A P M Q

Answer Key to Problem Set 2 (version 2)
Econ 101 (Prof. Kelly)
Fall 2002
1. (d)
2. (a)
3. Person A’s demand is rewritten as P = M /(2QA ). So if M=1, then P = 1/(2QA). If
M=2, then P = 1/QA. These demand curves are downward sloping but are not
straight lines. By plotting each curve’s quantity at some prices, you will be able to
see that the second one is to the right of the first one. Since this does not involve a
change in the price of good itself, there is no movement along the demand curve.
However, the demand curve shifts rightward as income increases. (It can be shown
that as long as price is positive the demand for good x goes up as income increases.)
Therefore we conclude that good x is a normal good.
4. The notation “m &lt;= n” should be read as “m is less than or equal to n.” (a) Each
person’s demand is rewritten as P = -QA + 3, P = -(1/3)QB + 2, and P = -(4/5)QC + 4.
(b) From the above function forms, we find that no one demands for good x if P &gt; 4,
person C demands for good x if 3 &lt; P &lt;= 4, persons A and C demand for good x if 2 &lt;
P &lt;= 3, and persons A, B, and C demand for good x if 0 &lt;= P &lt;= 2.
(c) If 3 &lt; P &lt;= 4, the market demand is QM = QC = -(5/4)P + 5. If 2 &lt; P &lt;= 3, the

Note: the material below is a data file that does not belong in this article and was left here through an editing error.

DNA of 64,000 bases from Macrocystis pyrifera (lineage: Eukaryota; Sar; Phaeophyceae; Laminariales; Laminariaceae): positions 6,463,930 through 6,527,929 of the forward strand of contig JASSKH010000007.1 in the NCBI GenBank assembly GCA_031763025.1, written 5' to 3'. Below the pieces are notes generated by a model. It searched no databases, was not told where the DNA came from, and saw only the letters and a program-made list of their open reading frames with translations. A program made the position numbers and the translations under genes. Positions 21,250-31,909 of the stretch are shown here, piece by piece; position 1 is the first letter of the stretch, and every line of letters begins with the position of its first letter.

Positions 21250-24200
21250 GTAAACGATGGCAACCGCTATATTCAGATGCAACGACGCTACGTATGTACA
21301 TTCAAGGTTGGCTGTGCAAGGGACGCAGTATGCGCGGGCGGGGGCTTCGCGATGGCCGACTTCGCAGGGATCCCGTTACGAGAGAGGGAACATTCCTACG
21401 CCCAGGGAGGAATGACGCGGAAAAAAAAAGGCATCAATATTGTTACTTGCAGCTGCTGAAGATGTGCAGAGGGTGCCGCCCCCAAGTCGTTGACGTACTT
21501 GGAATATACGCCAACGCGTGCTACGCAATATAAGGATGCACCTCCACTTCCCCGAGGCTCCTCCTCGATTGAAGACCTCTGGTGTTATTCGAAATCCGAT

market demand is QM = QC +QA = [-(5/4)P + 5] + [-P + 3] = -(9/4)P +8. If 0 &lt;= P &lt;= 2,
the market demand is QM = QC +QA +QB = [-(5/4)P + 5] + [-P + 3] + [-3P + 6] =
-(21/4)P +14.
What’s going on here is basically the same as what we saw
graphically in lecture. Convince yourself by drawing pictures.
5. (a) Equate the two equations: -P + 100 = 2P - 20.
Solve this to get P = 40.
Substitute this into the market demand or market supply to get Q = 60.
(b) By setting a price floor which is greater than 40, the government can eliminate
the demand for this good. Note that if the government set a price floor F then there
is an excess supply (2F - 20) – (-F + 100) = 3F – 120. Alternatively, the government
could place a tax on the producers of this good (see next week’s problems).
(c) The change means that the supply curve has shifted leftward. This happens if,
say, the price of oil (an input) increases. The new equilibrium is P = 50 and Q = 50.
The change in the supply curve causes the equilibrium price to increase while the
equilibrium quantity decreases.